Researchers to Build Ultrasonic Additive Manufacturing Machine

EWI project would be capable of near net-shape, complex parts


EWI, an engineering research organization that focuses on materials joining and related technologies, recently entered into a development agreement with Ultra Tech Machinery to build “the first very high power ultrasonic additive manufacturing machine.” The agreement is valued at $1.1 million.
The prospective machine will be capable of rapidly producing large parts from high strength materials such as steel, Inconel, and titanium. EWI predicts the machine will be capable of producing near net-shape, and complex components or parts using additive manufacturing of metals. This would include tool and die manufacturers, rapid prototyping operations, and producers of integrated cooling devices, as well as those that perform low-dilution cladding.
"Ultra Tech Machinery is a unique and innovative machine tool manufacturer that is the right fit to make the advanced manufacturing technology developed at EWI a reality,” according to EWI president and CEO Henry Cialone. He said the project could lead to a “transformational” technology that would make it possible to produce customize parts and materials that are not possible through other techniques, because of higher bond strength and lower cost.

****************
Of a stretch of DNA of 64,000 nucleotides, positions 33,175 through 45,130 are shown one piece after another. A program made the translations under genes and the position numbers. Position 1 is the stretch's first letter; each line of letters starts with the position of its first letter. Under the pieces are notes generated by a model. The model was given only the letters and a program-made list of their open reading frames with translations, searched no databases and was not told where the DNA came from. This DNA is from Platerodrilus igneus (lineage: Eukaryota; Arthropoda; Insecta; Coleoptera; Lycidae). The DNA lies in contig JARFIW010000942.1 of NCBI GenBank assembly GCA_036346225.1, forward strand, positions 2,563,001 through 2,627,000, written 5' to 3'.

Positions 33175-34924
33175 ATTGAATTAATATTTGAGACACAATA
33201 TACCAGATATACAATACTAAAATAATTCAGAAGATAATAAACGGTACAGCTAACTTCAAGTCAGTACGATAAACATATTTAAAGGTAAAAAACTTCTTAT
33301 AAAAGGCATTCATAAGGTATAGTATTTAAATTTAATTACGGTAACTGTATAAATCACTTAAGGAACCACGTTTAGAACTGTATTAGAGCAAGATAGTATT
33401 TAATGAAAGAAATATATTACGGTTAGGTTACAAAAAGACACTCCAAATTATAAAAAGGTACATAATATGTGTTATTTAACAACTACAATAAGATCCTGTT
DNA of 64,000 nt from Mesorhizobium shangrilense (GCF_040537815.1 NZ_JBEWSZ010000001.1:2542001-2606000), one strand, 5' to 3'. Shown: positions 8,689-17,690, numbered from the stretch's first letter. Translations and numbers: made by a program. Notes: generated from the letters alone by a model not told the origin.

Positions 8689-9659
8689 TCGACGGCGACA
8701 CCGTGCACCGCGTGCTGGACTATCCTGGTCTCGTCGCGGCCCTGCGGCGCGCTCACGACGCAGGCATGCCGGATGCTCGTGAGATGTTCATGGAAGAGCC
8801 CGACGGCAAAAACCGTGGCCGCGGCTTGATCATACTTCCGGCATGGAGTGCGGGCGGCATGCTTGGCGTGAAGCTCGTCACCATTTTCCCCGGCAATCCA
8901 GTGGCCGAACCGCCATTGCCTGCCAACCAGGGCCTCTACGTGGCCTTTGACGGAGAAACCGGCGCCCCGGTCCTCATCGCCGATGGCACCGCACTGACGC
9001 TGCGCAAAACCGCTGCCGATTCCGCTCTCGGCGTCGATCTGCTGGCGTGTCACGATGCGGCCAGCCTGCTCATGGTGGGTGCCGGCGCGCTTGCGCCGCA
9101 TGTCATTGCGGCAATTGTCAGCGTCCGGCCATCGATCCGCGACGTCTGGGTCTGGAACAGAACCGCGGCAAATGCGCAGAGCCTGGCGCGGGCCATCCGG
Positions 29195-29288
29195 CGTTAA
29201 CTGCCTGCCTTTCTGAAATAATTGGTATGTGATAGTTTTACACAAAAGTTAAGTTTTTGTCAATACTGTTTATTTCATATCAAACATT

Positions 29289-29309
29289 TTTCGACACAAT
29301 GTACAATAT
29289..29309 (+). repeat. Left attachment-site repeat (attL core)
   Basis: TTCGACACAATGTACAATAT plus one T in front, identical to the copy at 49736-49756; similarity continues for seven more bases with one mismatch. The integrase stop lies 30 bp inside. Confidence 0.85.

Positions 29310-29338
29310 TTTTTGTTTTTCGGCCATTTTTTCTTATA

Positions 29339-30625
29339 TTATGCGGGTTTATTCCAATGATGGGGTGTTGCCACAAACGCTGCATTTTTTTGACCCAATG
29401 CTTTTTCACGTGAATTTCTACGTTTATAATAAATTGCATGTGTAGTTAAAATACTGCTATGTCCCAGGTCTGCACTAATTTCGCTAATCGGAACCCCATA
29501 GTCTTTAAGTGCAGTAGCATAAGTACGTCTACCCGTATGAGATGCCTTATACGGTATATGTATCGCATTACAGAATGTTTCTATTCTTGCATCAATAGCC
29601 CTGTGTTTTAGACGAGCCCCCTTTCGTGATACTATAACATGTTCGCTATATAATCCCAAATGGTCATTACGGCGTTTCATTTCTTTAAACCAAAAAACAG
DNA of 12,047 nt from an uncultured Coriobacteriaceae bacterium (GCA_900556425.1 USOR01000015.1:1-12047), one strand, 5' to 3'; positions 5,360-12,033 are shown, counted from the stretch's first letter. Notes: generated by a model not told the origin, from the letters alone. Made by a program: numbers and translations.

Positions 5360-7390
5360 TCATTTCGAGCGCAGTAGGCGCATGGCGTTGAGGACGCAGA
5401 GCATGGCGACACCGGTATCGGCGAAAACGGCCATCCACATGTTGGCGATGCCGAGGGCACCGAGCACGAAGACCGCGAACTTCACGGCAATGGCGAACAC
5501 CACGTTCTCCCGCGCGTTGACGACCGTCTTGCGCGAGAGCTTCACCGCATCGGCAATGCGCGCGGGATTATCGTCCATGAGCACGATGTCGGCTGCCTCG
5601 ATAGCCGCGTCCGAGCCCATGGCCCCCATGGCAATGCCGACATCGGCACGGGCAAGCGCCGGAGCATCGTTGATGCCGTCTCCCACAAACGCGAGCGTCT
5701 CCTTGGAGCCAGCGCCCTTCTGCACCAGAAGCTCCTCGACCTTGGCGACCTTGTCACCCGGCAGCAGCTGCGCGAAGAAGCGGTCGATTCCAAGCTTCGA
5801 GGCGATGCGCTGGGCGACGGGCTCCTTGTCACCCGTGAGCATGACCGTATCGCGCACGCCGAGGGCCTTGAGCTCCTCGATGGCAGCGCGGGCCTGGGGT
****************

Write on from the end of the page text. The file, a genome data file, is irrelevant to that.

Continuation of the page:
Ultra Tech Machinery design and builds turn-key machinery and automation solutions, and performs equipment rebuilds, remanufacturing, and mechanical and electrical upgrades for medical, defense, energy, and high-production customers.
Bob Hagarty, Ultra Tech Machinery v.p., stated: "We are excited to start a relationship with EWI to build a custom machine for industry."
EWI says it has received interest from the military and aerospace industries for the technology.
The research is an extension of a research contract granted to EWI by the state of Ohio Wright Program granted to EWI by the State of Ohio.

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